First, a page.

In another series of embodiments, the glycoforms are produced by subjecting a preparation of Factor VII or Factor VII-related polypeptides to enzymatic and/or chemical modification of the N-linked and/or O-linked oligosaccharides contained therein, such as subjecting the preparation to modification by a sialyltransferase or a galactosyl transferase, such as described, e.g. in U.S. Pat. No. 6,399,336. Preferably, the N-linked oligosaccharides are modified. A sialyltransferase is capable of sialylating a high percentage of acceptor groups (e.g., terminal galactose) on a glycoprotein. The desired result is usually obtained by using about 50 mU of sialyltransferase per mg of glycoprotein or less. Typically, the oligosaccharide chains on a glycoprotein having their glycoform patterns altered by this method, will as a result have a greater percentage of terminal galactose residues sialylated than the unaltered polypeptide. Essentially, 100% percent of the terminal galactose residues may be sialylated following use of these methods. The methods are typically capable of achieving the desired level of sialylation in about 48 hours or less. Preferably, for glycosylation of N-linked carbohydrates of glycoproteins the sialyltransferase will be able to transfer sialic acid to the sequence Gal(β1→4)GlcNAc-, the most common penultimate sequence underlying the terminal sialic acid on fully sialylated carbohydrate structures. Examples of sialyltransferases that use Gal(β1→4)GlcNAc- as an acceptor group are ST3Gal III, ST3Gal IV, and ST3Gal V (attach NeuAc by an α2→3 linkage) and ST6Gal I and ST6Gal II (attach NeuAc by an α2→6 linkage) (see U.S. Pat. No. 6,399,336). (Sialyltransferase nomenclature is described in Tsuji et al., Glycobiology 6:v-xiv (1996)).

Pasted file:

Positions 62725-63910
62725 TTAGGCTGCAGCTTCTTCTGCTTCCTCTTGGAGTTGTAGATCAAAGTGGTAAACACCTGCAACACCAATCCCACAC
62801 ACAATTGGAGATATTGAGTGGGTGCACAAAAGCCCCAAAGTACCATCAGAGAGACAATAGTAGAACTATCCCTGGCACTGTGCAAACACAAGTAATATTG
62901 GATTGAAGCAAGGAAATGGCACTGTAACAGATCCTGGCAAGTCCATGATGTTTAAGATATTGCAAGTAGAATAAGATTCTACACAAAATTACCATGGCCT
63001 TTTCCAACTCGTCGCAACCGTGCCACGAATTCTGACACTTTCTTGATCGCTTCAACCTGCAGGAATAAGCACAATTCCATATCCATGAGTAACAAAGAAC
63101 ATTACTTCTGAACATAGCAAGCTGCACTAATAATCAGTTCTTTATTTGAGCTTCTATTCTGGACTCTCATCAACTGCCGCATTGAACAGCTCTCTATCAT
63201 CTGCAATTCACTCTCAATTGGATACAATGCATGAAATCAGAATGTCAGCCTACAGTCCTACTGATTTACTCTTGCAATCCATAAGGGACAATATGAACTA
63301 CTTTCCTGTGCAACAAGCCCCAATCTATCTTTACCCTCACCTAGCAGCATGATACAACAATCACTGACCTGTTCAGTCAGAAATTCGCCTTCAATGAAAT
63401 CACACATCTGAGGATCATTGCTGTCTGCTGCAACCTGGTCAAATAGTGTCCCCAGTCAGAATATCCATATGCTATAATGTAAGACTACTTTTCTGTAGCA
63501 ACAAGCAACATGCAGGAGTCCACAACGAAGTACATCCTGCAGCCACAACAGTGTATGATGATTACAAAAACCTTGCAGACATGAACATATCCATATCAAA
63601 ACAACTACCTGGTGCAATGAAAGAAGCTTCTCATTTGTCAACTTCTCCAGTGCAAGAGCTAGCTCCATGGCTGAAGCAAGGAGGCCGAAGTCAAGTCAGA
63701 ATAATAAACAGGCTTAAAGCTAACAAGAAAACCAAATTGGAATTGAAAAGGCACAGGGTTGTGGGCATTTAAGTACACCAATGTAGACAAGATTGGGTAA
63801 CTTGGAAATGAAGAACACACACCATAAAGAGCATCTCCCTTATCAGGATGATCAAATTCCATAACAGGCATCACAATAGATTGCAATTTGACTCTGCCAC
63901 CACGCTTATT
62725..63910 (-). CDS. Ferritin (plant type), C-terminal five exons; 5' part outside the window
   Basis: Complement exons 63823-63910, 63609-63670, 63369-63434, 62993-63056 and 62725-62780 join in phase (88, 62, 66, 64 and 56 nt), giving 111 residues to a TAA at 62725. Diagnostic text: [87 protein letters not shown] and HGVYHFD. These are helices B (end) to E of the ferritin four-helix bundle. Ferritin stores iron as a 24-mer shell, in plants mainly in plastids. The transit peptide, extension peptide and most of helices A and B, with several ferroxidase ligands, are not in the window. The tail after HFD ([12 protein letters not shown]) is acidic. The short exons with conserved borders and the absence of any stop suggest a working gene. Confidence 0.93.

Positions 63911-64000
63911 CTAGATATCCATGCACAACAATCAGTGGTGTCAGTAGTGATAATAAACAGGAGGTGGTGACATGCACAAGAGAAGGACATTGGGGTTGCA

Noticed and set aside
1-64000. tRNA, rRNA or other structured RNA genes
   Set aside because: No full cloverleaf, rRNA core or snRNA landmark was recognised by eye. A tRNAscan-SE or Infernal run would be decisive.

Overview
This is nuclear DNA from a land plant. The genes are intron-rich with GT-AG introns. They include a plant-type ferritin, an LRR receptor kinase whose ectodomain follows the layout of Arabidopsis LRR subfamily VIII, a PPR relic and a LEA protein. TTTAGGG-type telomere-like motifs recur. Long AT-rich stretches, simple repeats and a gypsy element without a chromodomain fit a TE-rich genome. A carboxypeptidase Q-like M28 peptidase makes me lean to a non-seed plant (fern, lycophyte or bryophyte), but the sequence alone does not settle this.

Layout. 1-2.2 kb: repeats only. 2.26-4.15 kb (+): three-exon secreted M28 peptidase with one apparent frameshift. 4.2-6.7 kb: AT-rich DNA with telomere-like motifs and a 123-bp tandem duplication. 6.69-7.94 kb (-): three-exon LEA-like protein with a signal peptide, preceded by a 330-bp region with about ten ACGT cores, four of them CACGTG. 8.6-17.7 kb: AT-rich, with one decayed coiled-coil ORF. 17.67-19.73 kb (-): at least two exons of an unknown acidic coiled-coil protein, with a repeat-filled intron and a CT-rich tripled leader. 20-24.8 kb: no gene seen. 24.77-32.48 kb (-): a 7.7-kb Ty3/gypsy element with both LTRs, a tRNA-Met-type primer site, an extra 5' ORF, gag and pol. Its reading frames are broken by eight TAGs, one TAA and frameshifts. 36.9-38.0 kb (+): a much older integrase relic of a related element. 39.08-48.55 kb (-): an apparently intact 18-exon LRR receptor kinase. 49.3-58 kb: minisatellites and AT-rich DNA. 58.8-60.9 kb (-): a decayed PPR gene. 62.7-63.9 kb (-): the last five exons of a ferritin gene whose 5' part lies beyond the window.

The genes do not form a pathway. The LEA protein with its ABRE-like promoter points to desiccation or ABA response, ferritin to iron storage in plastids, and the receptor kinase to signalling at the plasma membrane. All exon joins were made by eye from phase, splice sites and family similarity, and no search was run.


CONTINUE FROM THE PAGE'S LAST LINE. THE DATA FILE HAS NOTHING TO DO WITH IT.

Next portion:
Thus, a mixture of the two enzymes may be of value if both linkages are desired in the final product. In short, the silaylation of the glycoprotein is accomplished using, for example, a sialyltransferase cycle, which includes a CMP-sialic acid synthetase. The CMP-regenerating system in this cycle comprises cytidine monophosphate (CMP), a nucleoside triphosphate, a phosphate donor, a kinase capable of transferring phosphate from the phosphate donor to the nucleoside diphosphates and a nucleoside monophosphate kinase capable of transferring the terminal phosphate from a nucleoside triphosphate to CMP. The regenerating system also employs CMP-sialic acid synthetase, which transfers sialic acid to CMP. In the sialylation cycle, CMP is converted to CDP by nucleoside monophosphate kinase in the presence of added ATP. ATP is catalytically regenerated from its byproduct, ADP, by pyruvate kinase (PK) in the presence of added phosphoenolpyruvate (PEP). CDP is further converted to CTP, which conversion is catalyzed by PK in the presence of PEP. CTP reacts with sialic acid to form inorganic pyrophosphate (PPi) and CMP-sialic acid, the latter reaction being catalyzed by CMP-sialic acid synthetase. Following sialylation of the galactosyl glucoside, the released CMP re-enters the regenerating system to form CDP, CTP and CMP-sialic acid. The formed PPi is scavenged and forms inorganic phosphate as a byproduct. Pyruvate is also a byproduct. Because of the self-contained and cyclic character of the method, once all the reactants and enzymes are present, the reaction continues until the first of the substrates (e.g., free NeuAc and PEP, or the acceptor) is consumed. Sialyltransferase cycles are described e.g., in U.S. Pat. No. 5,374,541 and U.S. Pat. No. 6,399,336.